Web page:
Russia: Early 20th Century Expansion

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Early in the 20th Century, Russia began a continued process of expansionism that relied on its military, economic, and political superiority to conquer Korea and Manchuria. Hoping to establish a warm water seaport and further increase the land needed for the Trans-Siberian railroad, Russia moved its army and navy further east.[1] This growth did not go unnoticed. Russian expansionism was met with resistance by the smaller world power of Japan. The Japanese saw Russia territorial conquests as encroaching on their sphere of influence and believed it necessary to take preventive measures against such a power.[2] Japan was originally believed to be of no imminent threat by Vise Admiral Alexeieff as well as the majority of Russian population. Japan soon proved to be a formidable force at the Battle of Port Arthur and eventually won the war against the Russians. This was accomplished because of Japanese popular support, economic superiority, and better military strategic planning. This was far different from Russia where the economy was faltering, the people were rebelling against the tsarist regime, and the military was overconfident. Japan’s surprise attack took advantage of Russian military arrogance, allowing a smaller army to overpower the powerful tsarist controlled army of Russia.

In 1903, Japanese Minister Kirino contacted Czar Nicholas 2 to try and stop Russian expansion in East Asia implying that Russia was imposing on their sphere of influence.[3] This was after the Russians had signed a treaty with China allowing the Russian occupation of Manchuria and never stopped gaining more territory.[4] Japan, with its growing economy, sought to expand into the rich country of Korea and eventually conquered the country in the Sino-Japanese war.[5] Russia also hoped to strengthen its power in East Asia by building the Trans-Siberian Railroad in 1891 and took over a lot of Manchuria during the Boxer Rebellion.[6] As a compromise, on January 13, 1904, Japan stated that it would allow Russia to occupy Manchuria if Russia would not impose on Japanese control of Korea.[7] Because Russia did not respond in time, Japanese forces surprise attacked Port Arthur and began the Russo-Japanese war.[8]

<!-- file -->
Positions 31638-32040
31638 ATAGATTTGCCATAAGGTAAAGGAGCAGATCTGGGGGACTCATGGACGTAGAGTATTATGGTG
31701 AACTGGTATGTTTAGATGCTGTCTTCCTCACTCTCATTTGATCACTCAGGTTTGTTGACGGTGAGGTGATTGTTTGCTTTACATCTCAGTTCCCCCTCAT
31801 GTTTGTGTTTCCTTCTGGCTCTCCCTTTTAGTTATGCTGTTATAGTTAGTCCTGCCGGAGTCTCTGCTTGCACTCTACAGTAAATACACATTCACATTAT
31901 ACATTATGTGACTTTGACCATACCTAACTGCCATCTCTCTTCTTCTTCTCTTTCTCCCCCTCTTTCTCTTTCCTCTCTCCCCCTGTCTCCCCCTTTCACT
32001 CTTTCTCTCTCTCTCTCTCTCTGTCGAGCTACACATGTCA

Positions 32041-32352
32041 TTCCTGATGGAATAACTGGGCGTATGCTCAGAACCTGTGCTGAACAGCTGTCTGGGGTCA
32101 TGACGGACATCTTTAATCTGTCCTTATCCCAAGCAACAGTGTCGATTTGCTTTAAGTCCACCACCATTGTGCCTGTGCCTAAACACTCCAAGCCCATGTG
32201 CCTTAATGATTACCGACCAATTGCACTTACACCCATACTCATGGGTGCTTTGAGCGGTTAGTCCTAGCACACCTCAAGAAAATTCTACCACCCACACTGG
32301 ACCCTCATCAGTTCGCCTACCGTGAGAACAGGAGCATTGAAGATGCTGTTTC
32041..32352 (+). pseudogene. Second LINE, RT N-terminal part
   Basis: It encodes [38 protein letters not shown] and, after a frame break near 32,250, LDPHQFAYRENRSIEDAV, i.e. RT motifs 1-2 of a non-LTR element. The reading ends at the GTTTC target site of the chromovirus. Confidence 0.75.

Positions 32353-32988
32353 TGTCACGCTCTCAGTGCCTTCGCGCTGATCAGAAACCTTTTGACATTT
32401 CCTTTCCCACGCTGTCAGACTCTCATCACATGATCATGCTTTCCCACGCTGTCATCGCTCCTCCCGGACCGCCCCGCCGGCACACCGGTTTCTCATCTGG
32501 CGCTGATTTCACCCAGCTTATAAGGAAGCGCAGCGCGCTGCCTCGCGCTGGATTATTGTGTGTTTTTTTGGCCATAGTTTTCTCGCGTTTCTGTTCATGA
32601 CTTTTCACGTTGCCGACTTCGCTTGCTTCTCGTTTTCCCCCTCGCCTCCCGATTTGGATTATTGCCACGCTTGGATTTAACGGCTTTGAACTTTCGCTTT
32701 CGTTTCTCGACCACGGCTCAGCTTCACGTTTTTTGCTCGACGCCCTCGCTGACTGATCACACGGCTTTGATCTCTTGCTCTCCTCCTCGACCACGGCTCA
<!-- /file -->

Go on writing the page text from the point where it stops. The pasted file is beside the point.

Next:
While Russia controlled far more manpower, inadequate planning on part of the Russian General Staff prevented them from effectively utilizing this advantage. At the time of the Russo-Japanese war, Russia had a force of over a million men with the ability to possibly deploy 4,500,000 soldiers through the activation of their reserves.[9] This far outnumbered the Japanese active force of 180,000 men with reserves only causing the total force to number around 850,000 soldiers.[10] One of the problems which existed was the underestimation of Russian forces needed to defeat the Japanese. Key leaders failed to effectively allocate Russian forces.[11] A majority of Russian troops were stationed in the West in order to prevent any attack from possible aggressive European countries. While they did have 80,000 troops and supplies already in Manchuria, they did not calculate the surprise attack from Japanese.[12] Without a modern navy, Russia was unable to defend itself from the Japanese navy, which was able to destroy much of the Russian fleet including the Poltava, Diana, Askold, and the Novik.[13] While the Japanese failed to defeat the fleet at Port Arthur, they were able to set the tone for the rest of the war on how they could prove an equal if not superior force to be reckoned with.

Reacting to this surprise attack, Russian leaders quickly tried to mobilize enough troops and adequate weaponry to combat this attack from the Japanese navy. An inability to quickly mobilize forces continued to beset the Russian’s with problems, now in transportation. The Trans-Siberian railroad proved to be extremely inadequate as it was only a single track rail line.[14] This allowed only one train to travel the distance which separated major Russian cities...
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